LES Ready: Community Survey Underway to Create Emergency Plan

Today, on the one-year anniversary of Hurricane Sandy, we have another installment of the LES Ready Guide. This afternoon, news of a survey being conducted to help create a comprehensive neighborhood plan for future emergencies.  The following post was contributed by Good Old Lower East Side (GOLES):

Volunteers gathered outside GOLES headquarters after Sandy.

Volunteers gathered outside GOLES headquarters after Sandy.

Lower East Side community organizations are circulating a survey on Hurricane Sandy, in order to ensure that important input from hundreds of neighborhood residents who survived the storm becomes part of a final plan to protect the Lower East Side the next time a disaster strikes.  At community meetings, workshops, and even at their doors, LES residents will get the chance to share their survival stories and ideas for improved emergency response.

The community disaster preparedness plan is being developed by LES Ready, a coalition of community groups who responded to Sandy and provided emergency services.  LES Ready works to address the unmet needs of community residents after Hurricane Sandy and to develop this disaster-preparedness and recovery plan.  The group will incorporate hundreds of residents’ survey responses into a comprehensive year-long process to create a neighborhood plan that may even influence similar groups citywide in the creation of their own community disaster plans.  The survey research will ensure that neighborhood residents – many of whom took charge in their own buildings or developments when the storm struck – will participate in the process of forming a disaster plan, contributing a grassroots voice from those who were on the ground in the moment of crisis.  The project will be spearheaded by Good Old Lower East Side (GOLES), with the support of the Community Development Project at the Urban Justice Center, the Hester Street Collaborative, and many other members of LES Ready – the Lower East Side’s long term recovery group, in which over fifty organizations, faith-based groups, and area churches have participated in so far.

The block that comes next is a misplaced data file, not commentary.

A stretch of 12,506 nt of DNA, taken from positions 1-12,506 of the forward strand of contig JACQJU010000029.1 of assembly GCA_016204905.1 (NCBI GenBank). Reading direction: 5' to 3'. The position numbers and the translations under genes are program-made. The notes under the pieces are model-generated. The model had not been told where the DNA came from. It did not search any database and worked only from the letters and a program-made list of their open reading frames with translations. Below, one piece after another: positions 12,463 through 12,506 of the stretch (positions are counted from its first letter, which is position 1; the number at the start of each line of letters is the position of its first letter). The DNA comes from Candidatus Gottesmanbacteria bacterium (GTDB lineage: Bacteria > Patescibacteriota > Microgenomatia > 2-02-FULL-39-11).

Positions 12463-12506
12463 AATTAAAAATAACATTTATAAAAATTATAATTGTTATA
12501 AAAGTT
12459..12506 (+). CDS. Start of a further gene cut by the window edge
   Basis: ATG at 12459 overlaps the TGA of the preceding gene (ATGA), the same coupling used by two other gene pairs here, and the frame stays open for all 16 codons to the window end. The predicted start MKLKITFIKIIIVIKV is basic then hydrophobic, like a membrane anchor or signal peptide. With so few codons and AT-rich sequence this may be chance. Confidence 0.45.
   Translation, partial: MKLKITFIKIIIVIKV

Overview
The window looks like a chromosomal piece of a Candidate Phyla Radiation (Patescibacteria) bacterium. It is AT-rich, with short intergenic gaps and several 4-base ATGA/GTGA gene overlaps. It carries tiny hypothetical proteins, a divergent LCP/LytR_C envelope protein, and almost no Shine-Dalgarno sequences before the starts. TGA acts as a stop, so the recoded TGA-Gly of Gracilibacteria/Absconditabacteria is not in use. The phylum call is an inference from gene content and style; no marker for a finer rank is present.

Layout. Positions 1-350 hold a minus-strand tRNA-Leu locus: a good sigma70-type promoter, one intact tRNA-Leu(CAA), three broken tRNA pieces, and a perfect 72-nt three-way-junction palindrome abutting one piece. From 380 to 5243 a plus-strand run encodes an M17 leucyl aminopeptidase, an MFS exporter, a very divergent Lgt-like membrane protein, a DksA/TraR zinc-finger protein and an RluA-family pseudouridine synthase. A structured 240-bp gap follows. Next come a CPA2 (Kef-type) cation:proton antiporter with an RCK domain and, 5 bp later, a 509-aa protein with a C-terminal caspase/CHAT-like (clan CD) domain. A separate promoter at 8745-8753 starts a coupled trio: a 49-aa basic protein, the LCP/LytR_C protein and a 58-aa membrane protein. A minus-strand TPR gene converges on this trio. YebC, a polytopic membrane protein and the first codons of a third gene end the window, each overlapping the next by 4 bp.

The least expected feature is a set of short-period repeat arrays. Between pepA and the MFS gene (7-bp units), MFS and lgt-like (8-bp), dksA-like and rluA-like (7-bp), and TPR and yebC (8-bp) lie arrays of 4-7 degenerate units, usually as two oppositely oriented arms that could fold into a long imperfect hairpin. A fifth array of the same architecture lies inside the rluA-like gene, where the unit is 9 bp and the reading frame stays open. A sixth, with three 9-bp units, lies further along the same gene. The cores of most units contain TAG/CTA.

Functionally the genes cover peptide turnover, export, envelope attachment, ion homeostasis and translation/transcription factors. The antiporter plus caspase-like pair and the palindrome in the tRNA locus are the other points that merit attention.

“We didn’t feel that we could move forward in putting together this plan without talking to people on the ground who were affected and who, in some cases, rose to the occasion and supported their neighbors,” said Damaris Reyes, Executive Director of Good Old Lower East Side.  “How could we put a plan together and not include the experiences of the people on the ground who were impacted?”

Feedback from the surveys will be relayed to members of LES Ready, and community residents, in turn, will get a chance to respond to the data in a series of public town hall meetings that GOLES will facilitate.  “After we complete this survey, we’ll come back to you and update on what we’ve collected to get even more feedback from you,” said Reyes, “this will ensure that, at all the major benchmarks of this planning process, the community has a real voice.”  The final community disaster plan aims to improve the Lower East Side’s physical, social, and governmental infrastructure so it can better handle another crisis like Sandy and to ensure the most rapid emergency response from the moment disaster strikes.

To find out more about GOLES or the Sandy survey, contact Lilah Mejia at 212-358-1231 or lilah@goles.org.